The Case for Closing the School of the Americas Print


Bill Quigley

Copyright © 2005 Brigham Young University; Bill Quigley

On the morning of November 16, 1989, Salvadoran soldiers made their way into the Pastoral Center at the Central American University in San Salvador. They ordered five Jesuit priests to go outside and lie face down on the ground, where they were subsequently shot and killed. A sixth priest, the housekeeper, and her 16 year-old daughter were then murdered inside the residence. The Jesuits had been labeled "subversives" by the Salvadoran government for speaking out against the socioeconomic structure of Salvadoran society.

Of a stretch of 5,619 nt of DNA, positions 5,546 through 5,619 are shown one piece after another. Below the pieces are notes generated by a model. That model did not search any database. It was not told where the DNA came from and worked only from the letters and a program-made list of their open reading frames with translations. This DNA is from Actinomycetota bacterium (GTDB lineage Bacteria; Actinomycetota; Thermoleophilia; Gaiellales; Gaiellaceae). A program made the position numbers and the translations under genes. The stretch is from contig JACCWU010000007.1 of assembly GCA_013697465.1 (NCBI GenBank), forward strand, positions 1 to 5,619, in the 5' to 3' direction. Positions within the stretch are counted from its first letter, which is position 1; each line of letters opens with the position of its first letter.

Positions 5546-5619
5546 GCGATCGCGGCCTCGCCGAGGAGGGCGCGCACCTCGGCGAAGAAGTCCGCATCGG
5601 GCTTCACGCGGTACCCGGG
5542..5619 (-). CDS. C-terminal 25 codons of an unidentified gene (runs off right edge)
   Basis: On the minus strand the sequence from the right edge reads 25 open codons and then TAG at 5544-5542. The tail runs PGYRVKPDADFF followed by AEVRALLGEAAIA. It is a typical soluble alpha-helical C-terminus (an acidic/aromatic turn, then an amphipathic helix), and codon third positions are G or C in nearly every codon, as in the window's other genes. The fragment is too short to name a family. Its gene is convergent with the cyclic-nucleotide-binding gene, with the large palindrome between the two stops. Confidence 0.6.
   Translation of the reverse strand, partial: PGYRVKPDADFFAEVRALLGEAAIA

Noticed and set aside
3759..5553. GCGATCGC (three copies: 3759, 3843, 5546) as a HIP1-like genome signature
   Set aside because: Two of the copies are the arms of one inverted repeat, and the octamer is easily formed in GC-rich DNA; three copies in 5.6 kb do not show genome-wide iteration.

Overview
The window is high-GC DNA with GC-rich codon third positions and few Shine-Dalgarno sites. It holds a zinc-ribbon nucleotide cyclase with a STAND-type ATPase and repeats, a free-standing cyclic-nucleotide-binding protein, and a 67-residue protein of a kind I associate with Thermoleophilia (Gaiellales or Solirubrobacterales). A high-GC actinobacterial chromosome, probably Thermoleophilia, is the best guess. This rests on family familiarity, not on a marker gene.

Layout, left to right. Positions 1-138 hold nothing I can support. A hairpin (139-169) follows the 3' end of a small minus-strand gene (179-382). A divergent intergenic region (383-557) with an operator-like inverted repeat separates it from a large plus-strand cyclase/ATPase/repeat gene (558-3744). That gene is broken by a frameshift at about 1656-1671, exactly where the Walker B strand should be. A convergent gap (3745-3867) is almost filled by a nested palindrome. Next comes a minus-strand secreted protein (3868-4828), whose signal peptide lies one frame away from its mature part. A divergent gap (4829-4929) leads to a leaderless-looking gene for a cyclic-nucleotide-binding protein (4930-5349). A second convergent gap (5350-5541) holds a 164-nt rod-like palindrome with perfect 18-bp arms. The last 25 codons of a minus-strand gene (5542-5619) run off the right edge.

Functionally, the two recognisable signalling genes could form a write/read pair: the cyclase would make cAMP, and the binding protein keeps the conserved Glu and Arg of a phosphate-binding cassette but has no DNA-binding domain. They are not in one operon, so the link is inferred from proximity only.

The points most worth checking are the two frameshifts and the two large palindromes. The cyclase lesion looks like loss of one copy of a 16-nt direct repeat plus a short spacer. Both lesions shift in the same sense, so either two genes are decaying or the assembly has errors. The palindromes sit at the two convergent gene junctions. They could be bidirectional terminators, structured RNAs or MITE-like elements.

Of the twenty-six soldiers subsequently implicated in the murders of the Jesuit priests and women in El Salvador, nineteen had received training at the School of the Americas. Three officers had received some human rights training while at the school. Additionally, one soldier had attended the Special Forces Officer Course at Ft. Bragg in late 1988 and early 1989.

The battalion to which these soldiers belonged was being trained by U.S. Army Special Forces in El Salvador in the days before and after the murders.

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